The Medical Minute: Headaches are still painfully misunderstood

June 09, 2004

By John Messmer
Penn State Milton S. Hershey Medical Center

Headaches have been part of human existence for a long time. One of the earliest references to headaches may be ancient Sumerian poetry from 3000 B.C. Yet, after centuries of experience with this common affliction, many misconceptions about headaches persist.

While headaches may be mild or severe and constant or intermittent, bad headaches are often incorrectly called "migraines." Also, "new" headaches commonly raise the fear of a brain tumor. Well, not all headaches are migraines -- the International Headache Society lists 20 different types of headache -- and only a very small percentage of new headaches are due to a brain tumor.

Migraine headaches afflict one in four Americans, two-thirds of whom are women. Research has improved our understanding and treatment of migraine pain. This is fortunate since migraines cost U.S. companies and workers $13 billion annually in lost wages and productivity.

Migraines, which tend to run in families, seem to originate from a group of nerve cells in the base of the brain in susceptible people. Stress, hormones, foods, alcohol, lack of sleep, bright light, anxiety and motion can trigger migraines, but they can occur for no apparent reason.

The typical migraine develops on one side of the head, throbs, and is associated with nausea. Occasionally visual changes such as flashing lights or blurring occur before the headache develops. Most times light and sound make the pain worse.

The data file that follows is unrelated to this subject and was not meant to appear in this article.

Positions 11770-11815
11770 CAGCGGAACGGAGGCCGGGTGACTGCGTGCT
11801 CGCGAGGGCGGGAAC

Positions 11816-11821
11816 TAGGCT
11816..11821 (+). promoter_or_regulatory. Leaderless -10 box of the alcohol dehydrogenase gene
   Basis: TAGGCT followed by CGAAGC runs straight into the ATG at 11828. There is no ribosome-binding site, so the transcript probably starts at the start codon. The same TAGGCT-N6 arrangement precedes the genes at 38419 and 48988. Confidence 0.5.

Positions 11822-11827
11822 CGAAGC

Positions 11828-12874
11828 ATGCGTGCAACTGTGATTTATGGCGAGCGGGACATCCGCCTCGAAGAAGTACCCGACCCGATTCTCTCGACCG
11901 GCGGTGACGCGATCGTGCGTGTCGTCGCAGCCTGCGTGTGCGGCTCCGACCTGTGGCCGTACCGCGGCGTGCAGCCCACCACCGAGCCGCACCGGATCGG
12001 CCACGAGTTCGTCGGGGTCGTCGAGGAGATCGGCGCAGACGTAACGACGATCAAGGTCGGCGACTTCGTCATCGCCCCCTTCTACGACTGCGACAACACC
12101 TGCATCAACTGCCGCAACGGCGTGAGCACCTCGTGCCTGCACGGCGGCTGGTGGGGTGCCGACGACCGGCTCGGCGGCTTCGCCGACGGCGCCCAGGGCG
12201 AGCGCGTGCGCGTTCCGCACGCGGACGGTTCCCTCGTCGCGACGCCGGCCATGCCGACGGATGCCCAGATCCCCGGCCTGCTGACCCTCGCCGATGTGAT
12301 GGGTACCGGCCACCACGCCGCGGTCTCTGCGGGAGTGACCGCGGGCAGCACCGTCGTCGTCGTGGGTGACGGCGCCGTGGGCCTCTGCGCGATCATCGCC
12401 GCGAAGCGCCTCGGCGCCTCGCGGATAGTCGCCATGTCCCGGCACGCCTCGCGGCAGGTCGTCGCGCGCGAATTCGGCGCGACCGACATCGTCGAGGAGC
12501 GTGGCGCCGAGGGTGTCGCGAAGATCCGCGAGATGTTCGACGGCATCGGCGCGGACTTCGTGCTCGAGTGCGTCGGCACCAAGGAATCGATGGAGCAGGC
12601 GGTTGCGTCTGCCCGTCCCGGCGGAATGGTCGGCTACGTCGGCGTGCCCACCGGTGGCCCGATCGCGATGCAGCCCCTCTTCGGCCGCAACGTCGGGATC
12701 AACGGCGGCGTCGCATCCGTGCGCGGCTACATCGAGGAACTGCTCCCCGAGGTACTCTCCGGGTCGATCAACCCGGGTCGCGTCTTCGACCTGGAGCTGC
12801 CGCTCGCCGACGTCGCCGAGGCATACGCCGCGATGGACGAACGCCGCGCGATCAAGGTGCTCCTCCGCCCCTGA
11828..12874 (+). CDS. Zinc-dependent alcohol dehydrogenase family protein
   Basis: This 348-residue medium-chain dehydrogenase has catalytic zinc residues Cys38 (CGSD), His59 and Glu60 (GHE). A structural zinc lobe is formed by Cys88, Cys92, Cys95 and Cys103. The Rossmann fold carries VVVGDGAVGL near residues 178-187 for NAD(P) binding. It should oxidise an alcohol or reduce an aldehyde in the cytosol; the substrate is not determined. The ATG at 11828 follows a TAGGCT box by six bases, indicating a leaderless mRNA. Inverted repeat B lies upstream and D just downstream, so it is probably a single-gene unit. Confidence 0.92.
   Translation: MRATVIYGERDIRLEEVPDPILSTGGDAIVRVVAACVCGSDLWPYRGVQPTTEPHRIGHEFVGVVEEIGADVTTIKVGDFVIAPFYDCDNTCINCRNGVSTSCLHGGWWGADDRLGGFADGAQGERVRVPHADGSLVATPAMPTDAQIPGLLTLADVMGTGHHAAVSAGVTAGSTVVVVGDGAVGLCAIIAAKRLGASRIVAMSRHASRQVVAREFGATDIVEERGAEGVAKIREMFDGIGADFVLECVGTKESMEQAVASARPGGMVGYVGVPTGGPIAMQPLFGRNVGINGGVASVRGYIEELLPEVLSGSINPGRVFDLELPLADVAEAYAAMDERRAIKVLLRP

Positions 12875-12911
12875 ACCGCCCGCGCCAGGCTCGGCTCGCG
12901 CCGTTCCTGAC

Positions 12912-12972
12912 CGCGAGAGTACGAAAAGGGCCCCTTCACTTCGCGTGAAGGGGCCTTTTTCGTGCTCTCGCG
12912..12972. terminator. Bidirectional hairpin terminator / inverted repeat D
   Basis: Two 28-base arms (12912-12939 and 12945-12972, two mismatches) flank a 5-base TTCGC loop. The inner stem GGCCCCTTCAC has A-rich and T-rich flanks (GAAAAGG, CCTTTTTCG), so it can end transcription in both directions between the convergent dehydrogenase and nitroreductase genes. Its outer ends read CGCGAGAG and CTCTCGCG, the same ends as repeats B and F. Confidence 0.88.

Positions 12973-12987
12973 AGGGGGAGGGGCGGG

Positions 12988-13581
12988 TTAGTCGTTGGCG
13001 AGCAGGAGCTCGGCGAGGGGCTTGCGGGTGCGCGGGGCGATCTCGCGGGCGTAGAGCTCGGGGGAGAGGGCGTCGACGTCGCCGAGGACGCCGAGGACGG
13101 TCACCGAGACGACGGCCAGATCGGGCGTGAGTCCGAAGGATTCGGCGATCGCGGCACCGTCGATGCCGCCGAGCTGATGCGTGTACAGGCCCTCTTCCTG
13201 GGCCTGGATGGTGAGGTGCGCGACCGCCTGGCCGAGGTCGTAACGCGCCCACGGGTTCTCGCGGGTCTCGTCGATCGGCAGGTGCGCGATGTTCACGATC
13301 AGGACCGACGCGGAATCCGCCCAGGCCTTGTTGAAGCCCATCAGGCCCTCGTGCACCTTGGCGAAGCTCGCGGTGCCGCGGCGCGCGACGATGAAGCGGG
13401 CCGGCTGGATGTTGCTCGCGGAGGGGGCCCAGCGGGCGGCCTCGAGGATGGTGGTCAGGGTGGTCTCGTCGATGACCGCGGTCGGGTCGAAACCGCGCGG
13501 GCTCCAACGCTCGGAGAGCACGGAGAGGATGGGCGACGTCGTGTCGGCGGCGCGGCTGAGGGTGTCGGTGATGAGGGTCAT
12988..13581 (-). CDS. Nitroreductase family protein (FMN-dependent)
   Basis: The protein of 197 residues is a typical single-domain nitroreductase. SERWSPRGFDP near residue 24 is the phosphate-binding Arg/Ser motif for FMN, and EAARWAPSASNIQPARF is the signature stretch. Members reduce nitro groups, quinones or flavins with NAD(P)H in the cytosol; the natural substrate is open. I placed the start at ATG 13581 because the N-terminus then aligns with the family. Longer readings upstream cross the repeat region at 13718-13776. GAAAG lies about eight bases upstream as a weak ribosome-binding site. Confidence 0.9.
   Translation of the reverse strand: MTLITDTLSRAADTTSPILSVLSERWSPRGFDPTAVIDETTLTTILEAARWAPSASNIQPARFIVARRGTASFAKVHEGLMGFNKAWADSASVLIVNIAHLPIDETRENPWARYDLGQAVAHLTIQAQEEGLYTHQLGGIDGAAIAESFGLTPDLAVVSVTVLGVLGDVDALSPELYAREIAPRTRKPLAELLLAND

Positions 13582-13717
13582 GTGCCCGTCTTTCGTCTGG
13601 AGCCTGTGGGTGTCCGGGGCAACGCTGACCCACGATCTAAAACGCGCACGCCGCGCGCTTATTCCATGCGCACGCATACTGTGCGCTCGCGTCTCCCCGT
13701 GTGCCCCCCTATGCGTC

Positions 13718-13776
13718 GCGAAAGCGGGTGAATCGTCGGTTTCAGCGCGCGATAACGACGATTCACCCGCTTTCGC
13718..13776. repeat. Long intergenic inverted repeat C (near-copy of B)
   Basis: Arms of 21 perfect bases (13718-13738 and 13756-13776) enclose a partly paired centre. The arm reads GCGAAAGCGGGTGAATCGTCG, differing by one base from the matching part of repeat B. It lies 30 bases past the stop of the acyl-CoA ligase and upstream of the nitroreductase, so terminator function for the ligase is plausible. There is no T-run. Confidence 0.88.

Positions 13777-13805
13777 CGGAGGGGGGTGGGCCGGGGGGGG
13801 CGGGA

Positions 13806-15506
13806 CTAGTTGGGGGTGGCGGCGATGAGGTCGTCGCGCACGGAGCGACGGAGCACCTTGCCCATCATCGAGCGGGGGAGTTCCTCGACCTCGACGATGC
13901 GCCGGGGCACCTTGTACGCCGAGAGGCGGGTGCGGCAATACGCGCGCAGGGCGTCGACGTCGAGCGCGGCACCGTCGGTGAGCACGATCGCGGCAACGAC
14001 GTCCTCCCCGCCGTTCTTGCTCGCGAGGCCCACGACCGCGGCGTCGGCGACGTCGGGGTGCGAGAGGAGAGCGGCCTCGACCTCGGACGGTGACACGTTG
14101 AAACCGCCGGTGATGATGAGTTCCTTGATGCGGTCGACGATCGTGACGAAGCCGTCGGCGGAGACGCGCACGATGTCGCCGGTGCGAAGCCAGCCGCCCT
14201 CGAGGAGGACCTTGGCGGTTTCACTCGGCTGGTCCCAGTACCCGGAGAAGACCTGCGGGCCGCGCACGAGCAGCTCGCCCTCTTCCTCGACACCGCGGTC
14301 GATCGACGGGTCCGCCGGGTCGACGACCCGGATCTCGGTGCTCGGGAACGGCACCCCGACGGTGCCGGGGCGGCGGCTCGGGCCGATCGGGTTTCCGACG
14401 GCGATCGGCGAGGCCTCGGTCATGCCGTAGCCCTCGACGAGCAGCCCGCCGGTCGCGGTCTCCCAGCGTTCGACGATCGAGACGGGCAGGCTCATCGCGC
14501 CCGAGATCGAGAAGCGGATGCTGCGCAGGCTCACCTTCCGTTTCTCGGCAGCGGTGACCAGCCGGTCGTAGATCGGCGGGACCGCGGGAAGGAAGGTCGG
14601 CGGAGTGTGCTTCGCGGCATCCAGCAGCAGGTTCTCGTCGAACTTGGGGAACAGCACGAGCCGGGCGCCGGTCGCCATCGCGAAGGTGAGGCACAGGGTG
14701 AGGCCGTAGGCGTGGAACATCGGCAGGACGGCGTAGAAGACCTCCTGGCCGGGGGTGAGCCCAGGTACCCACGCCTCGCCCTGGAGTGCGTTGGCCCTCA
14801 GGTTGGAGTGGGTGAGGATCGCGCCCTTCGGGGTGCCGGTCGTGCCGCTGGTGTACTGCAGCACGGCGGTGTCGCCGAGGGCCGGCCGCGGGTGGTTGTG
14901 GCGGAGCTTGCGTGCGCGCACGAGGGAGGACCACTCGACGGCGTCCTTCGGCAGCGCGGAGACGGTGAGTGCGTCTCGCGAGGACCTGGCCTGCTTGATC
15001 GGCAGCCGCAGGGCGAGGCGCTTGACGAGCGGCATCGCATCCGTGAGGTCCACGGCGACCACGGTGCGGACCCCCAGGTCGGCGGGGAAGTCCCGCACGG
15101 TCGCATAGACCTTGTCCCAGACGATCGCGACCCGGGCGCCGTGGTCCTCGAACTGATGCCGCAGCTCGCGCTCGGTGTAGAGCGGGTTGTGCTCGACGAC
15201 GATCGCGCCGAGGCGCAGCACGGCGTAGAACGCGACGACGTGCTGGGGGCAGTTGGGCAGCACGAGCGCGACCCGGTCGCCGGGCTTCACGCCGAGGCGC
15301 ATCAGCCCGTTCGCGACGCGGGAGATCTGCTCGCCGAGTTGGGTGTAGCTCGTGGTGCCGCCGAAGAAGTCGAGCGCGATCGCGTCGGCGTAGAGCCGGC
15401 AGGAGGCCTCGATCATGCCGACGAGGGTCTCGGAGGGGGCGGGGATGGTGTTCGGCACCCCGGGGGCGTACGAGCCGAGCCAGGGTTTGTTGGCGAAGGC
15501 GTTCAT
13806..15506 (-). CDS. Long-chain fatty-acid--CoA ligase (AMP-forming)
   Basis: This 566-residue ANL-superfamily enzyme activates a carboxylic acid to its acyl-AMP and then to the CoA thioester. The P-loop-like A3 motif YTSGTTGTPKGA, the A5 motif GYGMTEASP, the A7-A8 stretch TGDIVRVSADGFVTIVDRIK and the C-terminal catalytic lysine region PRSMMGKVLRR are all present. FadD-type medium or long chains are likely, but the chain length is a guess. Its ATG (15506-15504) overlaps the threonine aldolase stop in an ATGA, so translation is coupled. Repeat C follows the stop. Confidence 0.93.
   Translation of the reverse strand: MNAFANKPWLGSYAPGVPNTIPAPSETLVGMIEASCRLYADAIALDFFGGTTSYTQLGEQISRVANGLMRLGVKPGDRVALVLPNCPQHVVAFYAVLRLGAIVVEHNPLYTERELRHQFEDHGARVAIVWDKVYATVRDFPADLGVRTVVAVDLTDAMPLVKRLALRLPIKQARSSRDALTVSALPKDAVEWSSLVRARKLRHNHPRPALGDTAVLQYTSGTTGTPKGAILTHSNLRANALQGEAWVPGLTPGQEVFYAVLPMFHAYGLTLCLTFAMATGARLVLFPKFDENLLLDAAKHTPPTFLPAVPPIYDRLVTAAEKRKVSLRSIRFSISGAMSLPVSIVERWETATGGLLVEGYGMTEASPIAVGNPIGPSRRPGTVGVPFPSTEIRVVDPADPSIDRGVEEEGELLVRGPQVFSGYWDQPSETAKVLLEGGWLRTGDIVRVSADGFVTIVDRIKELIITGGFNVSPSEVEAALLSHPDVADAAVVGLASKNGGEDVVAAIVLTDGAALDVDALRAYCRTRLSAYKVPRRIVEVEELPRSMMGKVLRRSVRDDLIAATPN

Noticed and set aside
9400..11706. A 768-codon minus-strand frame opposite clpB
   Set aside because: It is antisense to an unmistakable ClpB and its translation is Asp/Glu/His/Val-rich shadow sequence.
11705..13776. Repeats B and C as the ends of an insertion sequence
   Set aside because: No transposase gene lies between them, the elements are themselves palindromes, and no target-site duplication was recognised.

Untreated migraines last from a few hours to most of a day, sometimes longer. Current therapies, fortunately, can stop a migraine so there is little or no lost time from work or school.

Tension-type headaches are the most common form of headache, occurring in 70 percent of men and 90 percent of women. They were once thought to be due to tense muscles in the neck and head. Current research shows a more complicated explanation involving sensory nerves and brain chemistry. The term "tension-type headache" is now used to reflect this new understanding.

Tension-type headaches can last from minutes to days. The muscles in the area of the pain are often tight and tender, but the person does not usually have nausea, throbbing or light and sound sensitivity. Stress can be a significant contributing factor, but tension-type headaches can arise from fatigue, poor sleep, illness, anxiety or depression.

Tension-type headaches can be located in the neck, the back of the head, one or both sides of the head and the face. Usually these headaches come and go, but about 3 percent of the population has daily tension-type headaches.

Brain tumors are a scary but uncommon cause of headaches. A headache caused by a brain tumor is more common in people who already have a history of headaches, but it is usually more severe and constant. Brain tumors do not always cause headaches, but new onset headaches or a significant change in the pattern of a headache should raise suspicion particularly in a person with a new neurologic abnormality or a prior history of cancer that can spread to the brain.